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NCJRS Abstract

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NCJ Number: 220257 
Title: Sexual Murderers and Sexual Aggressors: Developmental Paths and Criminal History (From Sexual Murderers: A Comparative Analysis and New Perspectives, P 29-50, 2005, Jean Proulx, Eric Beauregard, et al., eds. -- See NCJ-220255)
Author(s): Alexandre Nicole; Jean Proulx
Date Published: 2005
Page Count: 22
Sponsoring Agency: John Wiley and Sons, Inc.
Hoboken, NJ 07030-5774
Sale Source: John Wiley and Sons, Inc.
111 River Street
Hoboken, NJ 07030-5774
United States of America
Type: Report (Study/Research)
Format: Book Chapter
Language: English
Country: Canada
Annotation: In approaching sexual offending from the perspective of developmental criminology, this Canadian study examined whether sexual aggressors against women could be distinguished from sexual murderers by the characteristics of their personal development and criminal career.
Abstract: All of the analyses found that sexual aggressors and sexual murderers had backgrounds, personal characteristics, and criminal careers that had more similarities than differences. The significant difference between these two types of sexual offenders was the cumulative degree of their developmental disturbance. There was no significant difference in the exposure of sexual murderers and sexual aggressors to deviant/antisocial models of attitudes and behaviors. More than half of the subjects in both groups of sexual offenders had been exposed to abusive alcohol consumption and psychological violence prior to age 18, and approximately half of the subjects in both groups had witnessed physical violence prior to that age. A high proportion of both groups of offenders had drug and alcohol problems, with sexual murderers beginning to consume alcohol and drugs regularly at significantly younger ages than the sexual aggressors. Sexual murderers reported having had significantly more inappropriate childhood and adolescent behaviors than did sexual aggressors. Sexual murderers also had more severe deficits in education and more frequent and severe atypical sexual behaviors and deviant sexual fantasies. Eighty-five percent of sexual aggressors and 92 percent of sexual murderers had criminal records, with no significant difference in the prevalence of convictions for sexual crimes between the two groups. Information on developmental factors came from interviews with 101 sexual aggressors and 40 sexual murderers. Information on adult criminal careers was obtained from the Royal Canadian Mounted Police's Fingerprint System files. 4 tables, 1 figure, and 2 case studies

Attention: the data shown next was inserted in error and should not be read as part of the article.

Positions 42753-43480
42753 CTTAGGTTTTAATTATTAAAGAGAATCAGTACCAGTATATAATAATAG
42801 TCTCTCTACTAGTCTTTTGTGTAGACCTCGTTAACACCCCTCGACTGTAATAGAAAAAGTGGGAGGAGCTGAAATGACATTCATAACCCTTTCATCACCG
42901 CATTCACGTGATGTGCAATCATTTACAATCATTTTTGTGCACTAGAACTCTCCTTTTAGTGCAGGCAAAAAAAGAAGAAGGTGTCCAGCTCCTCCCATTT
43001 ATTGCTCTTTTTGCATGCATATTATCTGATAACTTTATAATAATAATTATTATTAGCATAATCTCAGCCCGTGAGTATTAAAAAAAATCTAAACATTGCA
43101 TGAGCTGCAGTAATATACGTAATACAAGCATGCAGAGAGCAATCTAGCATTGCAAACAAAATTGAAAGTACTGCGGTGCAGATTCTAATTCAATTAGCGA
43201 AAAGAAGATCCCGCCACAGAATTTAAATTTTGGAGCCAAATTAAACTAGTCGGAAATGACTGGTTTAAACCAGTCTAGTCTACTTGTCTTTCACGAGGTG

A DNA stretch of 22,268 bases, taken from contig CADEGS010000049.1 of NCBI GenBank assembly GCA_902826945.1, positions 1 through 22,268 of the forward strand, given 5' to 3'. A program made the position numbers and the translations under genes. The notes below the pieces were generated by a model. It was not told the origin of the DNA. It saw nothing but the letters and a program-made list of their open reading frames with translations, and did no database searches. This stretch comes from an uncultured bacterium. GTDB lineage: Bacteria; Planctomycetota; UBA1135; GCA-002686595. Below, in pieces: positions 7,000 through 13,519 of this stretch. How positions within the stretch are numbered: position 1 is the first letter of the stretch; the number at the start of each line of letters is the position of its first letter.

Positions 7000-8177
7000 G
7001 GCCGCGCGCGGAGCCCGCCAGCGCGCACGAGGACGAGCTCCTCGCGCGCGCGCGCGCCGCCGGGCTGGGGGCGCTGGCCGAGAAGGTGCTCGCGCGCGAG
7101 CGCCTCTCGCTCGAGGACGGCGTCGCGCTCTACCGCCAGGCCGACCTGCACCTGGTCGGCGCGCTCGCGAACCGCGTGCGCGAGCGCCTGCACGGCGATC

Main Term(s): Criminology
Index Term(s): Comparative analysis; Criminal histories; Female victims; Foreign criminal justice research; Murderers; Sex offender profiles; Sex offenders; Sex offenses
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